The black-throated monitor lizard (also known as the black-throat monitor) is a large lizard with a typically mild temperament when kept as a pet. Black-throated monitors eat whole prey items such as mice, require an extremely large enclosure, and can grow to be over 50 pounds. They are related to the white-throated monitor and the savannah monitor.
Scientific Names: Varanus albigularis ionidesi, Varanus albigularis albigularis, Varanus albigularis microstictus
Common Names: Black throat monitors, black-throated monitors, Ionides monitors, cape monitors
Adult Size: Up to 7 feet long and more than 60 pounds
Life Expectancy: 20 years or more
These big lizards are native to Tanzania. Taxonomists have disagreed on species and subspecies, hence the many name variations. Tanzania has a tropical climate where it stays over 68 degrees year-round (except at the higher elevations).
In the wilds of Tanzania, black-throated monitors are carnivores and eat small reptiles, birds, and rodents.
Behavior and Temperament
Most lizards, such as geckos and chameleons, generally prefer not to be handled by humans. But larger lizards of the monitor family actually need the interaction, and some studies suggest that these lizards are smart enough to recognize their human keepers.
If not handled regularly by humans, black-throated monitors in captivity can become aggressive. They'll puff up their bodies and hiss when they're feeling stressed or threatened, and are known to bite as well. Given the animal's size, a bite can do some serious damage.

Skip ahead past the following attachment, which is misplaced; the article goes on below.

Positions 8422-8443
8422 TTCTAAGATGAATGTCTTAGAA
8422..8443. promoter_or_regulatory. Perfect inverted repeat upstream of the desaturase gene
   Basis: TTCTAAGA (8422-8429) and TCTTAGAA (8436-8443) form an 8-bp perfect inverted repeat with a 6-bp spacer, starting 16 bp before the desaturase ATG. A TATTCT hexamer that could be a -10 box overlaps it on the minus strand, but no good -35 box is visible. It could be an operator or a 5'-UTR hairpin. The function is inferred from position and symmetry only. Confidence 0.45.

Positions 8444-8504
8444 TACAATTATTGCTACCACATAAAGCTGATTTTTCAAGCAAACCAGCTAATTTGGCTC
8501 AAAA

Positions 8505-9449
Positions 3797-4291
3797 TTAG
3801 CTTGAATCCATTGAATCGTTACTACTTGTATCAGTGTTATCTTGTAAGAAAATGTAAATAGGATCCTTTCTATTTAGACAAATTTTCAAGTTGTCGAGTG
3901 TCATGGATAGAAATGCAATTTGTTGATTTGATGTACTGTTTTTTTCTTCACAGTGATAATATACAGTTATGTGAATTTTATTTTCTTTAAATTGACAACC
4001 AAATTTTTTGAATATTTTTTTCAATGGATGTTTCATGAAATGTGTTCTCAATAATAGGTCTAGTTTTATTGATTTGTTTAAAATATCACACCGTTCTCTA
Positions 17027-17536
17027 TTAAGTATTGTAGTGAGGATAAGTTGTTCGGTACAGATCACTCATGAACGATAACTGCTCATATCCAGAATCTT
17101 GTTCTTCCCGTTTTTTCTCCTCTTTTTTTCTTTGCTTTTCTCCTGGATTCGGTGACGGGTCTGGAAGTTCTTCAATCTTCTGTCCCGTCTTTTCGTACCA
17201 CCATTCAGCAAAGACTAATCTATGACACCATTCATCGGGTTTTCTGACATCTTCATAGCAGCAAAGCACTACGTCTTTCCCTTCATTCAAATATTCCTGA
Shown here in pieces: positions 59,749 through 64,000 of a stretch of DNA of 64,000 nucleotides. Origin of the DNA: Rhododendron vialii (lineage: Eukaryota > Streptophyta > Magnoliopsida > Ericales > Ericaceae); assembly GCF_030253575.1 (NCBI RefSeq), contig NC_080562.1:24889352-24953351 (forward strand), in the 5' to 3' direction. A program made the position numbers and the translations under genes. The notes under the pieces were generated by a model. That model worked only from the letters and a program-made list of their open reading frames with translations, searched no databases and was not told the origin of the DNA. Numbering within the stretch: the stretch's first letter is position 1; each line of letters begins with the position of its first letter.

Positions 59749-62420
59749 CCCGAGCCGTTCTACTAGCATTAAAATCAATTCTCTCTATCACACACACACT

If you see it starting to puff up, back away and leave the animal alone until it shows signs of calming down. Stress is really bad for reptiles, as it can lead to a weakened immune system and a host of health problems.
However, if handled frequently and provided with a suitable living environment, black-throated monitors are docile and pleasant pets for most dutiful owners. Their temperaments in the wild might be ornery, but they're relatively gentle in captivity if proper care is provided.
A black-throated monitor lizard requires a large and strong enclosure. Most owners end up building a permanent enclosure for their black throats out of wood or plexiglass. The enclosure must be large enough for your monitor to turn around and stretch out.
Black-throated monitors can be walked just like dogs (albeit a bit slower) outside in warm weather with a harness and leash. This is great for your monitor in many ways: socialization, UVB rays, and exercise are all good for its health. It's especially beneficial if the enclosure your lizard lives in is on the smaller side.
Black-throated monitors are not good swimmers but they are semi-arboreal, meaning they live mostly among trees, especially as juveniles. Adults don't climb as much as they do when they are younger, but they are still able to lumber up a branch if they need to.
These diurnal lizards also spend a good amount of time burrowing or hiding under rocks. Black-throated monitors are playful creatures who need stimulation, otherwise, they get bored and restless and may lash out as a result.
Food and Water